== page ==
AOC Agon AG241QG & AG241QX review: remarkable gaming monitors

Modest size, grand specs



For some games a compact monitor is desirable, for others you want a high resolution instead. All in a single glance and yet a lot of detail, that is what the G-sync AOC Agon AG241QG and FreeSync AG241QX promise. We tested both. 

While we regularly emphasize that a bigger monitor can offer a more immersive gaming experience, we cannot deny that many gamers prefer a monitor that is not too big for their favorite genre. In order to respond quickly in a fast-paced shooter, you do not want to have to move your head from one side to the other, but instead you want to be able to spot every changing pixel with a single glance. Because of this a 24-inch diagonal is usually the maximum for this target audience. Those gamers also prefer a high refresh rate, once again because they do not want to miss anything. 

The AOC Agon AG241QG and AG241QX look identical at first glance.

If you want to play multiple game genres, you might face an interesting dilemma: a bigger monitor with a higher resolution or a smaller monitor with a lower resolution (and therefore higher framerate)? Now that high-end graphics cards are fast enough to achieve playable framerates at 4K-resolutions (8 megapixels) and can therefore achieve 120 fps or more in wqhd-resolution (3.7 megapixels), we see an increase in the offer of 27-inch 144Hz wqhd-monitors. However, these are pretty big for the mentioned fps games. The amount of 24-inch full hd-monitors is decreasing rather than increasing, and are pretty expensive relatively speaking. The exception are the new 240Hz-models, but the added value of that speed compared with 144Hz is smaller than 144Hz compared with 60Hz. Furthermore their prices of about 463 pounds / 500 euros are about the same as those of 144Hz wqhd-models at 27-inch. If you choose one of the former models you have to be a very enthusiastic shooter fan. 


Most gamers looking for a more luxurious, new monitor end up looking at a 27-inch wqhd, with 144Hz. If you can afford it you also pay the premium for G-sync, and if you have an unlimited budget you can even purchase a monitor with ips-technique as basis. By then you are shopping at about 833 pounds / 900 euros which is not something most of us can afford. 

For some time now AOC has had two monitors that offer the best of both worlds: a lot of pixels in a smaller diagonal. Aside of a single Dell monitor they do not have any competition in the market, but in our opinion the Agon AG241QG and AG241QX are extremely interesting if you are looking for a new gaming monitor. They both offer what their bigger brothers offer in the 27-inch segment, but clearly have a lower price tag.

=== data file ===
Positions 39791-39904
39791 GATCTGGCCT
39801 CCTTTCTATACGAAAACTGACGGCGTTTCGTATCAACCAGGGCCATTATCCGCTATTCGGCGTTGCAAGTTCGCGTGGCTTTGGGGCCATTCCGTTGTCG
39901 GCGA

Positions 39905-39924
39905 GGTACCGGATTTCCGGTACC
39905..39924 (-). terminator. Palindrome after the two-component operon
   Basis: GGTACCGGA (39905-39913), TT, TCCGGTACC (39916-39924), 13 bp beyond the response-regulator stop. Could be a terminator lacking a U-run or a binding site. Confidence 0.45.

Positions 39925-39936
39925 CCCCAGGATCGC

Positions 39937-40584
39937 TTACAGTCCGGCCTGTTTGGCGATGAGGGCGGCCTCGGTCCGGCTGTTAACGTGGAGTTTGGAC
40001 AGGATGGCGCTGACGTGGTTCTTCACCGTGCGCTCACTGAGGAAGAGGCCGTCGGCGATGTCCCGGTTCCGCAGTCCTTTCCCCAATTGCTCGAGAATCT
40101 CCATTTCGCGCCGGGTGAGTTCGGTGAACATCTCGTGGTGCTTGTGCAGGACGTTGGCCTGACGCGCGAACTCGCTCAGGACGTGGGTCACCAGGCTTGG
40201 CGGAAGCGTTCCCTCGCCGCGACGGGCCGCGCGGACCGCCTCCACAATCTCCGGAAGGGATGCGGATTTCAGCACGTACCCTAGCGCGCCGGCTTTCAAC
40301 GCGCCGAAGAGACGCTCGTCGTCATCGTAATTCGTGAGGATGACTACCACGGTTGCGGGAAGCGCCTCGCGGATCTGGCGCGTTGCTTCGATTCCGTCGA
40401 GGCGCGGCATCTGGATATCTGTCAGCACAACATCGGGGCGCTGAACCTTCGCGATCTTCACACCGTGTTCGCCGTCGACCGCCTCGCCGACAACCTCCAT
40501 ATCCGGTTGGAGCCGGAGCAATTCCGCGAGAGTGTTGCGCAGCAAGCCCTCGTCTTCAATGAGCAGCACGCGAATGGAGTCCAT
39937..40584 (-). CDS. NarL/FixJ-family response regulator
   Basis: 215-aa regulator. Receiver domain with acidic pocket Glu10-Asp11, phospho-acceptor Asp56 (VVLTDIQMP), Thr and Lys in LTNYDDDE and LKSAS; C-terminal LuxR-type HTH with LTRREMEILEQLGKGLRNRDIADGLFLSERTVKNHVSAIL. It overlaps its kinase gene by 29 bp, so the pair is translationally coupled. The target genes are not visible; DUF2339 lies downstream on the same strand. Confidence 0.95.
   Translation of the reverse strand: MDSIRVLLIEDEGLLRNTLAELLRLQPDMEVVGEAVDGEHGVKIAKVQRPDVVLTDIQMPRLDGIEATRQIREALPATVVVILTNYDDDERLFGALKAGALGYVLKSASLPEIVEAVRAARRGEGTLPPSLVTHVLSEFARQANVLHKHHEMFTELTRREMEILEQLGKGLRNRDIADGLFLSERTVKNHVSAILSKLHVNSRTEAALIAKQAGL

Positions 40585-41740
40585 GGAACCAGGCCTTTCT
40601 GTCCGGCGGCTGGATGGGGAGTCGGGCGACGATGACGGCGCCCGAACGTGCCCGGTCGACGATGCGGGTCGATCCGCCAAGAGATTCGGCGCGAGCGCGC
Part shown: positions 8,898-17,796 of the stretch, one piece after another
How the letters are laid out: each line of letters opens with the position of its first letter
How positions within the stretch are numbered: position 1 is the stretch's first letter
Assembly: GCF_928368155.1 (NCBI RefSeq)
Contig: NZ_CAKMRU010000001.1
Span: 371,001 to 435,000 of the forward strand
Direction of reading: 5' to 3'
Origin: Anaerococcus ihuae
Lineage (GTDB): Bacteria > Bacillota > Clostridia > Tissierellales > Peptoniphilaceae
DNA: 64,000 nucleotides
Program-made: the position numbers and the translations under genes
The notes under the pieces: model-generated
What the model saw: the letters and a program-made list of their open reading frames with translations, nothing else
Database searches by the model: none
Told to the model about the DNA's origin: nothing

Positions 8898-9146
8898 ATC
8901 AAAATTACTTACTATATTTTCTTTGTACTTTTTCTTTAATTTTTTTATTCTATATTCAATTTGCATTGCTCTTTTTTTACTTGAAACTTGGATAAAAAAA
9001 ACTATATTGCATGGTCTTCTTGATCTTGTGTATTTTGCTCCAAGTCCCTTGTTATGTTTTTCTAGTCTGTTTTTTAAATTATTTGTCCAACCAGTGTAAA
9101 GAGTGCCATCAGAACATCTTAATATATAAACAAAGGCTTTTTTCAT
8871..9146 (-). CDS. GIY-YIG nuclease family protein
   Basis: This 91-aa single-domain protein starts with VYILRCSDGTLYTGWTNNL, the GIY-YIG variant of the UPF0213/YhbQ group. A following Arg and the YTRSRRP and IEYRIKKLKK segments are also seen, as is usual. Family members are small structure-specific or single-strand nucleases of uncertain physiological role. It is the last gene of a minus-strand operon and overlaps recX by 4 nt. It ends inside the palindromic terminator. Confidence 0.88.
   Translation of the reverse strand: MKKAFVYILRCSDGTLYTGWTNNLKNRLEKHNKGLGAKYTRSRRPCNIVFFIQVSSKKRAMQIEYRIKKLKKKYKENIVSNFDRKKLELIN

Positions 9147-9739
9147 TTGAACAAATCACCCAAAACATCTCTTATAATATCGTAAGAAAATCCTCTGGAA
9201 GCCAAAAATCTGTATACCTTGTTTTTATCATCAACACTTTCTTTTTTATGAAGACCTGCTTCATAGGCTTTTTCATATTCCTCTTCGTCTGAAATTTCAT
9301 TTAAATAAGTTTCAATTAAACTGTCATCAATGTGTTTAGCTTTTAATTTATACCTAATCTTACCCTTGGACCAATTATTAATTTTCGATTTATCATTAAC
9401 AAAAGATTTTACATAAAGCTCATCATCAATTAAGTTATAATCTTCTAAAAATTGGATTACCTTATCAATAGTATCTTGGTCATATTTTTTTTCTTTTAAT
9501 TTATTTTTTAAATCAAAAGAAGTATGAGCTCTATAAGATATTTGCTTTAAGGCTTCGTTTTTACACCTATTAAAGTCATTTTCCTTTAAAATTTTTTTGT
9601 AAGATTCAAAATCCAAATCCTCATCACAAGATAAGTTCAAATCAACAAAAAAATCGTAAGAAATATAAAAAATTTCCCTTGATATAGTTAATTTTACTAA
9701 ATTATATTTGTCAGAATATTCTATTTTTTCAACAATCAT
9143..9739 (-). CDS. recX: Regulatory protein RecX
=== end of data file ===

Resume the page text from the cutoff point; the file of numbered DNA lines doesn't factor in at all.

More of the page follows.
The G-sync equipped AG241QG has an average price of less than 509 pounds / 550 euros in our Price Comparison and has a minimum price of 452 pounds / 489 euros. The bigger brother AG271QG has an average price of 736 pounds / 795 euros, with a minimum price of 645 pounds / 697 euros. This might be an ips-monitor, but the cheapest 27-inch 144Hz wqhd tn-monitor with G-sync in our Price Comparison still has a minimum price of 544 pounds / 588 euros at the time of writing. The Freesync AG241QX is slightly cheaper, with a minimum price of 338 pounds / 365 euros and an average price of 369 pounds / 399 euros. For comparison, the AG271QX (also with a tn-panel) has a minimum price of 452 pounds / 489 euros, with an average price of about 453 pounds / 500 euros. The difference is a bit smaller compared with the G-sync monitor (thanks to the Nvidia 'tax') but it can be said that both models clearly cost less than a 27-inch model. 

Nevertheless they offer everything that you can expect from a modern gaming monitor: a nice, solid design - with the base and back made of metal, a height adjustable, ergonomic base, a handle for easy transport, a retractable headphone stand, a wired remote control that allows you to quickly change between different presets, enough connectivity and a usb hub. Furthermore they have a fast tn-panel and a pleasantly high resolution. The pixels are slightly smaller due to the smaller diagonal, but an advantage of this is that scaling to full hd is not as bothersome, despite the fact that there is no 1-to-1 pixel mapping. In short: there are enough reasons to take a closer look at these monitors. On these pages we put them next to their 27-inch competitors. 


two products discussed in this review

  Product Lowest price


23.8 inch, 2560x1440, 123 ppi, TN, Nvidia G-Sync, 165 Hz, HDMI input, DisplayPort input, 1 ms, 350 cd/m², 1000 : 1

Specifications Test results Reviews Prices


Avg. £444.56
6 shops, 3x stock


23.8 inch, 2560x1440, 123 ppi, TN, AMD FreeSync, 144 Hz, DVI input, HDMI input, DisplayPort input, 1 ms, 350 cd/m², 1000 : 1

Specifications Test results Reviews Prices


Avg. £344.40
5 shops, 3x stock

Also read these monitor articles on Hardware.Info

The Hardware.Info website uses cookies.